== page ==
A group of 10 Iraqi tour operators and travel agents along with their Iranian fellows are to commence a familiarization tour across the northern province of Golestan, the provincial tourism chief has announced.
The group will start a four-day familiarization tour on Tuesday with the aim of getting acquainted with the province’s tourism potential as a travel destination, Ahmad Tajari said on Monday, CHTN reported.
During the tour, there will be specialized meetings to exchange information and to build a stronger relationship between both sides, the official added.
Both sides will also visit tourism, cultural heritage, and handicraft sites to learn more about their capabilities in these areas, he noted.
The tour will also highlight the province’s strengths, including its natural, cultural, historical, handcrafts, agricultural tourism, and other assets, he mentioned.
The Golestan province, with its ethnic diversity, various climate and potential in handicrafts and cultural heritage, has a very high potential for foreign tourism, and Iraq is one of its important target countries, the official explained.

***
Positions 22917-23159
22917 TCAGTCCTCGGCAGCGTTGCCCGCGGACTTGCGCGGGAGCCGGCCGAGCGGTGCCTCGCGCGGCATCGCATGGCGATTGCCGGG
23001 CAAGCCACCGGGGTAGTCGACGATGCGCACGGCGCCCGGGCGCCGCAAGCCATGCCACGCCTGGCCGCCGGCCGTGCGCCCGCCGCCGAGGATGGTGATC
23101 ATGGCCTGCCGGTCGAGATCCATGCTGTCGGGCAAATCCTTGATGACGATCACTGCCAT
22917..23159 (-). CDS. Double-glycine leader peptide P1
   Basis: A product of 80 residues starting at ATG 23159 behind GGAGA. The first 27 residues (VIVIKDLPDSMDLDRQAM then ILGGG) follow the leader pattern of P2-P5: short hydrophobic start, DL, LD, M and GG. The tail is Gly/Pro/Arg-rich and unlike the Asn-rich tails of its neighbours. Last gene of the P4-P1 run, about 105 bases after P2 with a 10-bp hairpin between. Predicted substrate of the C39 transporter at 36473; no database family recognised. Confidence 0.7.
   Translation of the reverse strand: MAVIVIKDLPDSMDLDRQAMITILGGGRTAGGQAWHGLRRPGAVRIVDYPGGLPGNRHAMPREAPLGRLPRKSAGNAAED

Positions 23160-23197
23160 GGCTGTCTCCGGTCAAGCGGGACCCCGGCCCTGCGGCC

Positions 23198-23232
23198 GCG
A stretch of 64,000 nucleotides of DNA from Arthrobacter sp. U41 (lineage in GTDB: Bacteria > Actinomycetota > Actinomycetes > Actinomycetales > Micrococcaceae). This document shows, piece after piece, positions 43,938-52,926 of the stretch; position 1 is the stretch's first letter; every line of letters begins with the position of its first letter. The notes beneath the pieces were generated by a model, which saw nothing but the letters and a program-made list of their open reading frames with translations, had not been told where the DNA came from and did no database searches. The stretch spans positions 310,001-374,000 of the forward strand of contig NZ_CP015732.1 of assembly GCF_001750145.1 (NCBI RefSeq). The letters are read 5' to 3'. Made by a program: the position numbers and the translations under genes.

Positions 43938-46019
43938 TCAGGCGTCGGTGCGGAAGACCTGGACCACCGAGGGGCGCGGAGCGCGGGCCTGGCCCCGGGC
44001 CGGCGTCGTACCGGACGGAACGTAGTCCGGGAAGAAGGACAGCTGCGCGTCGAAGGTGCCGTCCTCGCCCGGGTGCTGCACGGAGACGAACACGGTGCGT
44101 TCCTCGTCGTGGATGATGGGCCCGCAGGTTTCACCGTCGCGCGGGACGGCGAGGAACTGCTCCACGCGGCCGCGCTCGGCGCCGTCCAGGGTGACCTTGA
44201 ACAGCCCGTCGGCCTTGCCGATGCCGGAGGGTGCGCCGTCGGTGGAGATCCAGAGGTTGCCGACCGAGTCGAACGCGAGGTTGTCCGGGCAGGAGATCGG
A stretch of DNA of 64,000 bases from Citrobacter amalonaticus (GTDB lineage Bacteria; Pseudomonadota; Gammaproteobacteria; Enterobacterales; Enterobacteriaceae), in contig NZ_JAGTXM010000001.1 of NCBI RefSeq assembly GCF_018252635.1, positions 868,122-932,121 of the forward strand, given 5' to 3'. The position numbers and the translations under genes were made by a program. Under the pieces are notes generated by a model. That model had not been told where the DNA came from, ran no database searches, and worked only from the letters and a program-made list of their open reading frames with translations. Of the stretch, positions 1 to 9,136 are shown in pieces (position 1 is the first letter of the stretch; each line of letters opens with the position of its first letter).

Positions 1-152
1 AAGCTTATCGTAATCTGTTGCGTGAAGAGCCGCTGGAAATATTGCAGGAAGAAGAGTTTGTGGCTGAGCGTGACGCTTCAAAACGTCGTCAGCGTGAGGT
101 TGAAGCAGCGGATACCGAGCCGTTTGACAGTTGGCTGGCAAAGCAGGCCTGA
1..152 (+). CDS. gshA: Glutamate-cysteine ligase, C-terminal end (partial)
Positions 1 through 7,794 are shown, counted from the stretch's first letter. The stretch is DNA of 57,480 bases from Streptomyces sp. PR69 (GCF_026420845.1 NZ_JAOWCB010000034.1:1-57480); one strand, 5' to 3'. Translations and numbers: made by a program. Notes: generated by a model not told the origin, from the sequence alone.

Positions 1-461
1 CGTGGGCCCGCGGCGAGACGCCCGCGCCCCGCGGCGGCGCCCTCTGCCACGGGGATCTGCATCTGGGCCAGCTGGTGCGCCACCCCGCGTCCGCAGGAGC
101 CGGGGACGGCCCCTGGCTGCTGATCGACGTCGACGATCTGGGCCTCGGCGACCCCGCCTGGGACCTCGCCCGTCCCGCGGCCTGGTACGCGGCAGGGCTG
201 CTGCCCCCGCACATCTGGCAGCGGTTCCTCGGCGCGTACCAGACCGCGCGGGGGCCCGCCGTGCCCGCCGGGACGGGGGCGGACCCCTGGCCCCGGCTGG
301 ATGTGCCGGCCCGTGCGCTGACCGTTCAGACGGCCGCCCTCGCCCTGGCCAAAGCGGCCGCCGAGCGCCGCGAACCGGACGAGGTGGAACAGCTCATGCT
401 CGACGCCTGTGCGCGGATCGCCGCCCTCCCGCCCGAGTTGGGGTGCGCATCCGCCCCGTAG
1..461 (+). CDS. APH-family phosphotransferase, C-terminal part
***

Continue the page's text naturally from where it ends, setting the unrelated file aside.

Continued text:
Last week, several Iraqi travel insiders and tour operators requested Iran to waive visa requirements for Iraqi nationals who want to enter the Islamic Republic via land borders.
Earlier this year the two neighbors agreed to abolish visa requirements for air travelers.
The announcement came after Iranian President Seyyed Ebrahim Raisi and Iraqi Prime Minister Mustafa al-Kadhimi met in Tehran, discussing various issues including visa waiver, a joint railway project, and increasing the level of trade.
Before the coronavirus pandemic, Iraqi constituted Iran’s largest source of tourists. In return, hundreds of thousands of Iranian pilgrims head for the holy Iraqi cities of Najaf and Karbala each year to attend the Arbaeen pilgrimage, aka the Arbaeen trek, to mark an end to the 40-day mourning period following the martyrdom of Imam Hussein (AS), the grandson of Prophet Muhammad (PBUH).
Golestan is reportedly embracing some 2,500 historical and natural sites, with UNESCO-registered Gonbad-e Qabus – a one-millennium-old brick tower – amongst its most famous. Narratives say the tower has influenced various subsequent designers of tomb towers and other cylindrical commemorative structures both in the region and beyond. The UNESCO comments that the tower bears testimony to the cultural exchange between Central Asian nomads and the ancient civilization of Iran.